For starters, the Rinterests; gallery movement and who plays fast (the speedy Mark Calcavecchia is in the first group).
RANKING CHANGE: Vijay Singh can now play as much as he wants without overly affecting his world ranking.
The Official World Golf Ranking board announced Wednesday that it will gradually change its formula starting next year, adding a maximum divisor of 52 tournaments so that players who prefer a full schedule will not be punished.
For most of the decade, Singh was the example most players cited when it came to the world ranking.
The formula is based on ranking points earned at each tournament, divided by the number of tournaments played. The value of points are gradually reduced every 13 weeks over a two-year period, with a minimum divisor of 40 tournaments.
That helped Tiger Woods , who doesn't play 40 times over a two-year period. It hurt players like Singh, who was playing as many as 60 tournaments during that period. Despite winning nine times in 2004, he didn't overtake Woods at No. 1 until late in the season.
The change is relatively simple.
The maximum divisor will be a player's most recent 52 tournaments -- no matter how many he has played in the two-year period. The board decided on that number because it is the average number of tournaments played by the top 200 players in the world.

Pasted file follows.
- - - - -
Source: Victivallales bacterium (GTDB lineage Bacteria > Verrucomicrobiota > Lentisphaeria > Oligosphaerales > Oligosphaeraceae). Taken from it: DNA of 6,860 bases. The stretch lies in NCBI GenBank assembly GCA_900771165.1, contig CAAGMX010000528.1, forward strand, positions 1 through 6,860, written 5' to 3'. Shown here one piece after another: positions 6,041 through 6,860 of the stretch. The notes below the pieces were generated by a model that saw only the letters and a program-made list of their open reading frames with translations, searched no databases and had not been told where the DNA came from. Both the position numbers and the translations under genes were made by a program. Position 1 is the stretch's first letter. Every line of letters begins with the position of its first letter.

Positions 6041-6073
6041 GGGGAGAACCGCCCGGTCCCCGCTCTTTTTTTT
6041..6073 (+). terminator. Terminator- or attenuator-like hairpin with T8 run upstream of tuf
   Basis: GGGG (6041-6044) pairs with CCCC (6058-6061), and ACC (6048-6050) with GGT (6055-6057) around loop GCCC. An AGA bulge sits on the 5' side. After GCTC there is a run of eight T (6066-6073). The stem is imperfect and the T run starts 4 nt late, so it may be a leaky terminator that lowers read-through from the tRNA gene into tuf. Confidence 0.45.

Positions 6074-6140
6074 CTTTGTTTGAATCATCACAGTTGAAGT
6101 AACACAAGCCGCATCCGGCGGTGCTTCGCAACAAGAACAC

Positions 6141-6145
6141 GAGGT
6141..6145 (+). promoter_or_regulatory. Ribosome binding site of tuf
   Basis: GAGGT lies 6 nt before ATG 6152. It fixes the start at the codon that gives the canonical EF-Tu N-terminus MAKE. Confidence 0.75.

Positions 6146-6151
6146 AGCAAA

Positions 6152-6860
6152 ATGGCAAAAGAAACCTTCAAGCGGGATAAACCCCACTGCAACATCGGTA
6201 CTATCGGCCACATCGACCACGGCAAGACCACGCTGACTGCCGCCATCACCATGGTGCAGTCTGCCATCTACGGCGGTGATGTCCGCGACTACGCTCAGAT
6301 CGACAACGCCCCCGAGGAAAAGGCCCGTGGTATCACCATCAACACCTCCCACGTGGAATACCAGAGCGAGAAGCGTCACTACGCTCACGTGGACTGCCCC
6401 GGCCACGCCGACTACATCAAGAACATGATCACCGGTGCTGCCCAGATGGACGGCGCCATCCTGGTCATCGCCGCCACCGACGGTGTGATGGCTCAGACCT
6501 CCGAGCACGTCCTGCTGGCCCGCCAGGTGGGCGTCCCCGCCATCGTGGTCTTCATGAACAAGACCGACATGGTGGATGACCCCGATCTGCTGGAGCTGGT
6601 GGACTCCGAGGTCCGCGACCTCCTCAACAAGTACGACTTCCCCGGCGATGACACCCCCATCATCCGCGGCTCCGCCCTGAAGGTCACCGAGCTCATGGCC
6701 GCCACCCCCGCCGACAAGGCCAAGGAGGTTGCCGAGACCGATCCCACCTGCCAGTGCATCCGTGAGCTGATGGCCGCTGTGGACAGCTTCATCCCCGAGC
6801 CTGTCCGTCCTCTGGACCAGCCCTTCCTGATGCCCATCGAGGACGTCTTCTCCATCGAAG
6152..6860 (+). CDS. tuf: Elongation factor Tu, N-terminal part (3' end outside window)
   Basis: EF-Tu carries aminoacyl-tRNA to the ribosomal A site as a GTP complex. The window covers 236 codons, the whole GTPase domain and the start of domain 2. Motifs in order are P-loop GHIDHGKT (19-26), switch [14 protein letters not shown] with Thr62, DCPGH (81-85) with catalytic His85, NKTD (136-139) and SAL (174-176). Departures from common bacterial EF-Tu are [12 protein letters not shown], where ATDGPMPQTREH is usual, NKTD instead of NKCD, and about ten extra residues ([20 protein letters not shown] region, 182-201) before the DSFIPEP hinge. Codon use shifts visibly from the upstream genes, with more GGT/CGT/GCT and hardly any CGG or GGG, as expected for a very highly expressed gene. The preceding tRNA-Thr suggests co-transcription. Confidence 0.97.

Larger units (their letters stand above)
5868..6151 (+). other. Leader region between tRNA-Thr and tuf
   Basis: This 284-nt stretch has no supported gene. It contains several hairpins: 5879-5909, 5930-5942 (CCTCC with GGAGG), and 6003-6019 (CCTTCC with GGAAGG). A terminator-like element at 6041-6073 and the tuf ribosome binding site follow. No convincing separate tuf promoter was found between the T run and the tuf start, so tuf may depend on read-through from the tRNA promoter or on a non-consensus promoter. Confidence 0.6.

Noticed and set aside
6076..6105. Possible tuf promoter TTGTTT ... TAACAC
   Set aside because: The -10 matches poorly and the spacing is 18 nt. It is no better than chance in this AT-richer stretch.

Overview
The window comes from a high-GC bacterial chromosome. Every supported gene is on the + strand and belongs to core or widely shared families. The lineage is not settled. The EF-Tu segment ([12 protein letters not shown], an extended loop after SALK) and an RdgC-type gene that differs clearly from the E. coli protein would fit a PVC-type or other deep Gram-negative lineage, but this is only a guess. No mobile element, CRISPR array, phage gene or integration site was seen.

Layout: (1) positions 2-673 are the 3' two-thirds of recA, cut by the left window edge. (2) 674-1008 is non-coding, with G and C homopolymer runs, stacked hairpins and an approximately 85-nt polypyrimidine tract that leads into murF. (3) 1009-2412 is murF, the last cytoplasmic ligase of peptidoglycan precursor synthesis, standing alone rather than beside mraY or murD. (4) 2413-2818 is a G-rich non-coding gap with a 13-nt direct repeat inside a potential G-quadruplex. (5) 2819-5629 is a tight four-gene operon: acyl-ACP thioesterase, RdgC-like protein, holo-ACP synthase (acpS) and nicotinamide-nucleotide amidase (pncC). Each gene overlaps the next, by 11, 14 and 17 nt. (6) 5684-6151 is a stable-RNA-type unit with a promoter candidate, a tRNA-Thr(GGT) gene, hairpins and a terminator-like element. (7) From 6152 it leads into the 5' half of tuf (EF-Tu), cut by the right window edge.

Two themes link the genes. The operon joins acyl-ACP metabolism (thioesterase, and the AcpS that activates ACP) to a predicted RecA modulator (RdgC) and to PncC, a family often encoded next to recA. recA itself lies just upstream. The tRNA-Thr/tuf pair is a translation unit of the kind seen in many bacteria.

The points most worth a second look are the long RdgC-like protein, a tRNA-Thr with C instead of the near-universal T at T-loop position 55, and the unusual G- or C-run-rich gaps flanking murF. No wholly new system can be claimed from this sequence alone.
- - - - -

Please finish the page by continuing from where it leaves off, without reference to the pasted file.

The board also was concerned that players were skipping tournaments at key times in the year because a lower divisor might help their ranking when trying to qualify for World Golf Championships and some of the majors.
"The board believes this measure will encourage players to play more often," said Sir Michael Bonallack , chairman of the ranking board.
The formula will be changed gradually to avoid any massive shifts at one time.
The maximum divisor will be 60 in Jan-uary, then drop two tournaments ever six months until it is down to 52 tournaments in January 2012.
TURNBERRY TROUBLE: The British Open isn't held often at Turnberry, and when it is the Royal & Ancient takes a hit on ticket sales because the seaside links is a hard place for fans to get to.
Add in the global recession and things are doubly tough this year. Though Open officials say they expect more than the 114,000 who attended the Open when it was last held in Turnberry in 1994, the crowds won't be nearly as big as they have been in other locations in recent years.